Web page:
An interview with Dawn Lundy Martin by Noah Eli Gordon (page 2)
NEG: Is there a relationship for you between the sonic catharsis of the lament, of grief given utterance via Traumatic Language’s attempt to house what “cannot be said that must be said that cannot be said” and the cultural and historic silencing of people of color? I’m thinking here specifically about your poem “Negrotizing in Five; Or, How to Write a Black Poem,” one section of which I’d like to quote in its entirety:
I’m fascinated by the way in which this section simultaneously espouses a desire to speak out and a critique of received ideas about how one might do so. Is the negotiation of the voicing of trauma made further traumatic by certain expectations of representation? Is the Blackness of brutality’s black-and-blue more difficult to make visible?
DLM: I think you've got it right there, Noah. I find it intensely problematic when language attempts (creative, analytical, other other) to house "race" or any identity—in certainty. At one time in our American history, certainly, it was usefully or perhaps necessary (politically and socially) for black people to speak about race in terms that insisted on race's stability and, of course, language reflected that. I think I am thinking more of the Black Arts Movement here with the attendant belief that there is a "black aesthetics" or that an aesthetics can be reflective of or somehow emergent from a body that happens to be black because of that "blackness." This kind of approach, I believe, has historically been politically and socially motivated but somehow, even as political and social fabrics have morphed, the "natural" configuration of race as it relates to the creative or vice versa has stuck around. However—and this is the last contextual thing I'll say—ambivalence when it comes to identity can be found in much 19th-century African-American literature, particularly in slave narratives, short stories, and novels where the slope is a slippery one. So ambivalence is not a new thing.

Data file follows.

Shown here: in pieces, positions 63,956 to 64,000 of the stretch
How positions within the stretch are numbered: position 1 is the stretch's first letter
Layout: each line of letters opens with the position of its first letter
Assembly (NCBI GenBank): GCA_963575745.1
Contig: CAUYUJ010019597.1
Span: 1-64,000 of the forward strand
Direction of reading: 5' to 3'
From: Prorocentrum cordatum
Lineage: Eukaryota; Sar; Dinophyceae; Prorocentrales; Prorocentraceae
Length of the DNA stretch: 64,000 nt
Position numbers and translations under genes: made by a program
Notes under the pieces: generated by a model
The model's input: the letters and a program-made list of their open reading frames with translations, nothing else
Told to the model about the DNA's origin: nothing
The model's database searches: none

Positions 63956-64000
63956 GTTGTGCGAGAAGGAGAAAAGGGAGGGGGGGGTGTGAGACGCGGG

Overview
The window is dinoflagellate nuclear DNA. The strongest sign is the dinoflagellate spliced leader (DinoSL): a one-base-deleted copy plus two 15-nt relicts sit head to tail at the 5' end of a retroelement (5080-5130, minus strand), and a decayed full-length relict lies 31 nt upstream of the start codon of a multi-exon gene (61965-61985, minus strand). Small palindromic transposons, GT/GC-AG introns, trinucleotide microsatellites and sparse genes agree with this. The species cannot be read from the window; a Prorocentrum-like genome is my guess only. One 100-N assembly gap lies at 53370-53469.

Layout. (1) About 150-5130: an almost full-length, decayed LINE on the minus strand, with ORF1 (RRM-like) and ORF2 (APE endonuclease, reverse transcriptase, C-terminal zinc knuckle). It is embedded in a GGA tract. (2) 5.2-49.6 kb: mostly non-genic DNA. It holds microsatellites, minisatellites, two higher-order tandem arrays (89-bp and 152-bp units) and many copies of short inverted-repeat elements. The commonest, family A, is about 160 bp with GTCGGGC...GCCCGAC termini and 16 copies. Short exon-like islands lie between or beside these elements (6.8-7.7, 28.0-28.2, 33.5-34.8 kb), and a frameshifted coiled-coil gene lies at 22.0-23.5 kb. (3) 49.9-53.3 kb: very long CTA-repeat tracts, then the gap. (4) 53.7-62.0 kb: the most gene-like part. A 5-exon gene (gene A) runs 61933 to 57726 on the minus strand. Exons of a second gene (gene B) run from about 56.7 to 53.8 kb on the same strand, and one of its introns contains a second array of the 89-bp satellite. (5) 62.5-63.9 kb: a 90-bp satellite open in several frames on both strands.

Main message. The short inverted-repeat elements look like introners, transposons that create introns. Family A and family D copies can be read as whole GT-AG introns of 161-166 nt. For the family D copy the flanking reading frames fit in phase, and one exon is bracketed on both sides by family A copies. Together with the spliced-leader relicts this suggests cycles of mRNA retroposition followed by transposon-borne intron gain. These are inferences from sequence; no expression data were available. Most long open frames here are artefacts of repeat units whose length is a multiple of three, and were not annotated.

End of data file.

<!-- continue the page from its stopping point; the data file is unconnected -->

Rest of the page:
In "Negrotizing in Five," which I originally wrote for Thomas Sayers Ellis's forthcoming anthology Breakfast and Blackfist: Notes for Black Poets, I am trying to grapple with racial identity's complex longing toward "that which cannot be said." It cannot be said because it is incomplete, has no language, has no memory, and no ground upon which to anchor. A Traumatic Language is a language disrupted by the speech-attempt of the racial self. It disentigrates. The trauma is not singularly linguistic (or racial for that matter), but when the trauma, be it personal and/or historical or related to the desire for racial wholeness, when that ineffable desire is brought together with language, there's a unique problem, both of representation and expression. Is it possible to write a "blackness" without wading around in this fractured and fragmented evidence, without struggling against it? I don't think so. All this is to say that the section of the poem that you quote isn't necessarily—although I believe this reading—dealing with "cultural and historical" silencing, but with a saying that simply isn't possible when it comes to race. The urgency to speak it, I suspect, comes into play via a whole system of reiterations of race and being that we all must continually investigate.